There’s no need to “protect” from people who have no intention of causing harm.


I imagine it depends on God’s ‘freedom’ to do what? I find that the Bible says that all people are dead in sin and don’t truly, want ‘God.’ Thus, His glory is that with sinners, God is free to be true to his mercy which endures forever. For it declares that God’s intrinsic nature “IS love,” not that God sometimes loves the lost. Thus arguing that God has to able to NOT be merciful toward sinners who by nature don’t want Him, seems to restrict and deny God’s freedom to be faithful to his character.


But Bob,

God’s love and justice are expressed to those in hell by tormenting them with the kind and amount of pain to restrain them from committing evil. It’s His severe mercy not His kindness mercy that takes out the heart of stone and gives a heart of flesh. Thus, all would be reconciled to God. In heaven and earth and under the earth. All would be submitted. God’s character of love and justice remains intact. For the Bible teaches that love and justice protect from evil.

Note then the kindness and the severity of God: severity toward those who have fallen, but God’s kindness to you, provided you continue in his kindness

God would indeed have mercy on all. In heaven, and on earth, and under the earth. We see God’s love and compassion in hell with the restraints He places on it’s inhabitants keeping them from committing evil. All would be submitted to God.


LOL My upbringing thought hell was the hopeless pits. But redefining Jesus’ severe warnings about being separated from God and His kingdom, by being thrown into Gehenna and the outer darkness with constant weeping as what epitomizes entering the confines of God’s mercy and grace is a new theory of Hell and damnation that might sell somewhere.

Though I myself see nothing in Paul’s schema of redemption’s design to have “mercy on all” as meaning confine them to the horrors of the outer darkness.


I get my theory of hell from the Bible’s teaching that love and justice protect from evil. Also, God’s mercy takes on the form of a severe mercy. To read more about God’s love and compassion in hell I recommend “Beyond The Cosmos: The Extra dimensionality of God” by Astrophysicist Hugh Ross:

Beyond the Cosmos brings the reality of God more fully before our minds and helps us love him with our whole being. We cannot love or believe a blank, but many parts of God s revelation of himself and his world remain little more than a blank until qualified and gifted teachers lead us to a greater clarity. Hugh Ross does that, giving the most difficult ideas in Christian teachings gripping new relevance to the realities of time and eternity. --Dallas Willard, professor of philosophy, University of Southern California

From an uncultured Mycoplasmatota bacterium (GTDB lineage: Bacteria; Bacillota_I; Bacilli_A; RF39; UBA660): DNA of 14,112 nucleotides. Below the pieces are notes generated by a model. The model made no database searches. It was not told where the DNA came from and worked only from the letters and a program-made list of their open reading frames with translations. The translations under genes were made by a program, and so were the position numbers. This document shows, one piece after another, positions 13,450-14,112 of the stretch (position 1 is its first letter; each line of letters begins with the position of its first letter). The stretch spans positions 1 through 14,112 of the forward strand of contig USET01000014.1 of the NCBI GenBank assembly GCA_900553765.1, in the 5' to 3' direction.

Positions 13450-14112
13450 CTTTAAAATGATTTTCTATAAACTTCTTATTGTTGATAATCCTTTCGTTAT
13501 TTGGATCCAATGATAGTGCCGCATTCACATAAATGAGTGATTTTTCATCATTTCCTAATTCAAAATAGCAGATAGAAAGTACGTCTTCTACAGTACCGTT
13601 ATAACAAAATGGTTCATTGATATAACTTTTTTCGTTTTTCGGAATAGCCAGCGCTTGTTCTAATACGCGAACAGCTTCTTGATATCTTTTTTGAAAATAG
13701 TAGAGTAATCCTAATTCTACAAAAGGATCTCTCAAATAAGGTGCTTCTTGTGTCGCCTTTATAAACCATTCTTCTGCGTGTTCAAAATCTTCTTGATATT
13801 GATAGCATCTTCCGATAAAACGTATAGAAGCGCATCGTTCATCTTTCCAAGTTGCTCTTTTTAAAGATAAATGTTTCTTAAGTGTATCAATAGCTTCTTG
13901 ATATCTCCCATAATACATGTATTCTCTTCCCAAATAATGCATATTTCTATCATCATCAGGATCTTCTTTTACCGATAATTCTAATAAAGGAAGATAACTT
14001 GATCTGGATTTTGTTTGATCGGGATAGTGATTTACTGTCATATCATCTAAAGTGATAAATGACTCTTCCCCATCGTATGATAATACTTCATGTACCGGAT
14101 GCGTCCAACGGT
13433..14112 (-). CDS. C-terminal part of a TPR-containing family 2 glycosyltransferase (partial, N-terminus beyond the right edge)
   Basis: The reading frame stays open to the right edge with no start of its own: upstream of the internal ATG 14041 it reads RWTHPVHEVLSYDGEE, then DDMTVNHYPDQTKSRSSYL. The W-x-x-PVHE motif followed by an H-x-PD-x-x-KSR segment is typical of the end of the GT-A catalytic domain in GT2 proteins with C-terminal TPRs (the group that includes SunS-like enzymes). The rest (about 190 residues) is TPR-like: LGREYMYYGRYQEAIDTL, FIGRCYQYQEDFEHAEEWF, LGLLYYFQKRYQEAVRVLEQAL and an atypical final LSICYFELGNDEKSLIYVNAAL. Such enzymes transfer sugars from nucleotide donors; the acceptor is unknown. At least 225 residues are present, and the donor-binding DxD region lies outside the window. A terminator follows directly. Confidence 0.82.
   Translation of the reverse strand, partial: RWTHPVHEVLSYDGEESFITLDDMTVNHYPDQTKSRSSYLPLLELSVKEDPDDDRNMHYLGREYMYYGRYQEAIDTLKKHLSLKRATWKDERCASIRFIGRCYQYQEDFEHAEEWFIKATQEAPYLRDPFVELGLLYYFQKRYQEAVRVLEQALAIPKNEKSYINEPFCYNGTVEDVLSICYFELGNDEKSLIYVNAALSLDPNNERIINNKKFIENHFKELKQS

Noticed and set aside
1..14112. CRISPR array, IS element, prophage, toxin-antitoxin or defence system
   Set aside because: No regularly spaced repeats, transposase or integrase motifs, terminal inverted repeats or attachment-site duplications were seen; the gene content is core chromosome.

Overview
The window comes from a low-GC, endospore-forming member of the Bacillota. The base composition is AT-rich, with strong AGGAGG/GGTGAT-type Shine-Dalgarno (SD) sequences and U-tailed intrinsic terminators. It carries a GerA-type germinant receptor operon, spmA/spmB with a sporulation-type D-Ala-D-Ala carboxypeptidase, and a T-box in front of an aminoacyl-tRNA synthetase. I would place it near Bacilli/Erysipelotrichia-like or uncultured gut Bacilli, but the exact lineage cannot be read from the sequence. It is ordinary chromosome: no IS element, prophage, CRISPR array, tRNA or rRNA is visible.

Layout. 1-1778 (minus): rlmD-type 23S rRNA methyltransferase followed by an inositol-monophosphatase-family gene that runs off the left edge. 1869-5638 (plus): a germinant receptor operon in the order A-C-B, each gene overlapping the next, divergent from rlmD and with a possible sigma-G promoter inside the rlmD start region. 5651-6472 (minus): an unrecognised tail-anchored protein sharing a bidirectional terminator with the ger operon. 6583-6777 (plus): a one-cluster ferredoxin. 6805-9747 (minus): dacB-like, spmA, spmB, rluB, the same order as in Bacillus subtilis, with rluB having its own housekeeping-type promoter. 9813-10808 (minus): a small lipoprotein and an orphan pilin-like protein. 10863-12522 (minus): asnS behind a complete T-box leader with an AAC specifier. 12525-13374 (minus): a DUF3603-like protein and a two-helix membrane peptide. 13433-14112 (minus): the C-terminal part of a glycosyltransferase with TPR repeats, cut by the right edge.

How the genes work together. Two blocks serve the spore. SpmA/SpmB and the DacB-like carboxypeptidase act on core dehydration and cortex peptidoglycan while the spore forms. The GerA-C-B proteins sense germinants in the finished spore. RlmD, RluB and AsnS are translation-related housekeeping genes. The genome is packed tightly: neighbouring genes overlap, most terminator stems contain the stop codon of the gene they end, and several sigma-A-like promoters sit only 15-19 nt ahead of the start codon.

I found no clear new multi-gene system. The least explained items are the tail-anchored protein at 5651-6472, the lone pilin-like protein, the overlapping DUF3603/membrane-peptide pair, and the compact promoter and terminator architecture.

How can my choices be totally free if God is in control of all things at all times and knows the end from the beginning?

How can God hear my prayers while listening to billions of others around the world at the exact same time moment?

How can God be all-powerful and all-loving yet allow so much suffering and evil?

These complex paradoxes hold far-reaching implications that have troubled people for centuries. Drawing on biblical teaching and scientific evidence that supports it, Hugh Ross invites us to know and experience God in a way we may never have considered before. As a result, our love and appreciation for God will be dramatically deepened, and the way we relate to him and to others both believers and nonbelievers will be changed forever, for good.


Do you have any Bible texts where the purpose of Gehenna and being thrown into the outer darkness is defined as providing love and protection to its’ inhabitants or to others?


No but if you will understand that God did what he did as a purpose, in other words, Gehenna in and of it self was what Jesus was talking about when the word ‘hell’ comes up as a translation, it could possibly make more sense… God was speaking to the Jews there and then. Bob, not everything has to be hinged on a Biblical verse. Our understanding has to be looked at from the view of the present person.